Nexxen wrote on 2022-05-30, 15:19:
Kahenraz wrote on 2022-05-30, 15:06:
I've run my Linux file server on a dual socket G34 for years and it's been great. It's not a fast CPU compared to what's available now, but the RAM is very cheap. It's still a good platform if you want a lot of memory and don't need as much raw horsepower.
With the cost of electricity today I'm reverting to a Rolodex.
The processor can run in a low power mode and in its lifetime I've switched from dual processors to a single processor, since I've moved all of the heavy CPU use services to another machine. The abundance of PCIe I/O and memory is absolutely perfect for a large ZFS array. I have an 8x disk RAID-Z3 (three disk parity) of 4TB drives with a 9th as a hot spare. I use this array exclusively for years until it was cost effective to build a second array, this time a RAID-1 where each disk was large enough to contain the entirety of the old array. This second array is used as a backup and is only attached during mirroring. The large amount of memory that this platform supports allows me to have an enormous amount of caching in memory, in addition to an SSD that is its own read cache.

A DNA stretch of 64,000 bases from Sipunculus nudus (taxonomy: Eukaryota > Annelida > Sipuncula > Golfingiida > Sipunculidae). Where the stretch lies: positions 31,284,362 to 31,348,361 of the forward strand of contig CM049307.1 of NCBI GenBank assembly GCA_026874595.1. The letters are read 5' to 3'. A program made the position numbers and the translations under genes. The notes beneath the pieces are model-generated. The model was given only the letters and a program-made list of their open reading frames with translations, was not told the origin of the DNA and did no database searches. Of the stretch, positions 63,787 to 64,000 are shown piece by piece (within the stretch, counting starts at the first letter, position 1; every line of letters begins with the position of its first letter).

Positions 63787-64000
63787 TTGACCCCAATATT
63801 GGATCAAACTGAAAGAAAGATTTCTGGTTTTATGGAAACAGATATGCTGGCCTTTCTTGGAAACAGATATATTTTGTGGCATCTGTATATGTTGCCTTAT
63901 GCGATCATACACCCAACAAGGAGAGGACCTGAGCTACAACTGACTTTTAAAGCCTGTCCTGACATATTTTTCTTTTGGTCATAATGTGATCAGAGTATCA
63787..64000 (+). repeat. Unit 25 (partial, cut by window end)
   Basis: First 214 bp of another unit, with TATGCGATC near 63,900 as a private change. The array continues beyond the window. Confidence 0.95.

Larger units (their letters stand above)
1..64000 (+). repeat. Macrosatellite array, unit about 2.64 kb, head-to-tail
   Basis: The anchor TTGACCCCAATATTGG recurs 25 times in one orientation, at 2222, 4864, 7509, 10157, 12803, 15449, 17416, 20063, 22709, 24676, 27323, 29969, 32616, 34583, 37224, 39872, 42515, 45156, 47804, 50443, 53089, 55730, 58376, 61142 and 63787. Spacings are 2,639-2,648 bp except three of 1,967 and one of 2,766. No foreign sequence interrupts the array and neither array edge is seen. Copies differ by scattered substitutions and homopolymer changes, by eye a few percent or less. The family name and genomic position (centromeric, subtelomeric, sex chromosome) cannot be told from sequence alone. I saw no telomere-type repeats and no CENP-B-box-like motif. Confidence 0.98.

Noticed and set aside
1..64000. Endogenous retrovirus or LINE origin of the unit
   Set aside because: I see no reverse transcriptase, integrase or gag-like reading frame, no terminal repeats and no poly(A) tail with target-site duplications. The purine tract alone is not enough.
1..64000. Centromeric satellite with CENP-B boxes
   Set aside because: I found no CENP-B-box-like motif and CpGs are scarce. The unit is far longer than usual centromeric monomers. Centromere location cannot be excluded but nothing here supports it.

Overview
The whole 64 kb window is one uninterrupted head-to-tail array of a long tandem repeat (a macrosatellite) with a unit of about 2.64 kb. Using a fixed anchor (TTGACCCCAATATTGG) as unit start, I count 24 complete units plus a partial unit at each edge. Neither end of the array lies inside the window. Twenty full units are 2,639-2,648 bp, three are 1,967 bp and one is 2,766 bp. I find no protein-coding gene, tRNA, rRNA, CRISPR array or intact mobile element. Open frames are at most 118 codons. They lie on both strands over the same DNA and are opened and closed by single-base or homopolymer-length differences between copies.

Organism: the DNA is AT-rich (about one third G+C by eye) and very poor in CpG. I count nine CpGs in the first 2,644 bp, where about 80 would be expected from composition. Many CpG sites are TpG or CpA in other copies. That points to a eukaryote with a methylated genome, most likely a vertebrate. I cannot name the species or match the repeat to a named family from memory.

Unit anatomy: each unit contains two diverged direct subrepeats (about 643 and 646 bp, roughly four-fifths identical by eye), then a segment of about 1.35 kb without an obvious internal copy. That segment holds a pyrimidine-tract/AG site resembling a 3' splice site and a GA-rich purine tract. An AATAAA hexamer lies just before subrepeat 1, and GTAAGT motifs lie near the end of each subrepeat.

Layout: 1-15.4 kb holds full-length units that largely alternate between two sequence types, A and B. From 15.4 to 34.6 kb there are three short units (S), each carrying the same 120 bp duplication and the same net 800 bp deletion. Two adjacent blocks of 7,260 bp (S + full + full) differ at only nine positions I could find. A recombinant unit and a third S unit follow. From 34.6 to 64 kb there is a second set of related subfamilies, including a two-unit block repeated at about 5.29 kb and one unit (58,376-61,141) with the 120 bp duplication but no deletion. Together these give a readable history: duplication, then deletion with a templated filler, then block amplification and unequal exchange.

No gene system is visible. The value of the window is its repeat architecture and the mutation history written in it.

This is what I've been using to manage all of my data for a number of years now, and I'm very happy with it. There are certainly faster, better, and more optimal platform configurations available now, but upgrading would require a large investment that would not affect my use case at all. I have upgraded this setup incrementally several times over the years and have a small inventory of spare parts that I can swap in immediately in the event of a failure, including CPUs, memory, and two spare motherboards. I will run this system into the ground before I will replace it.
When it becomes cost effective to do so, I will eventually replace the 4TB spinning disks with an array of SSDs. That's the next planned upgrade, once it becomes affordable to do so.
I'm very happy with this setup.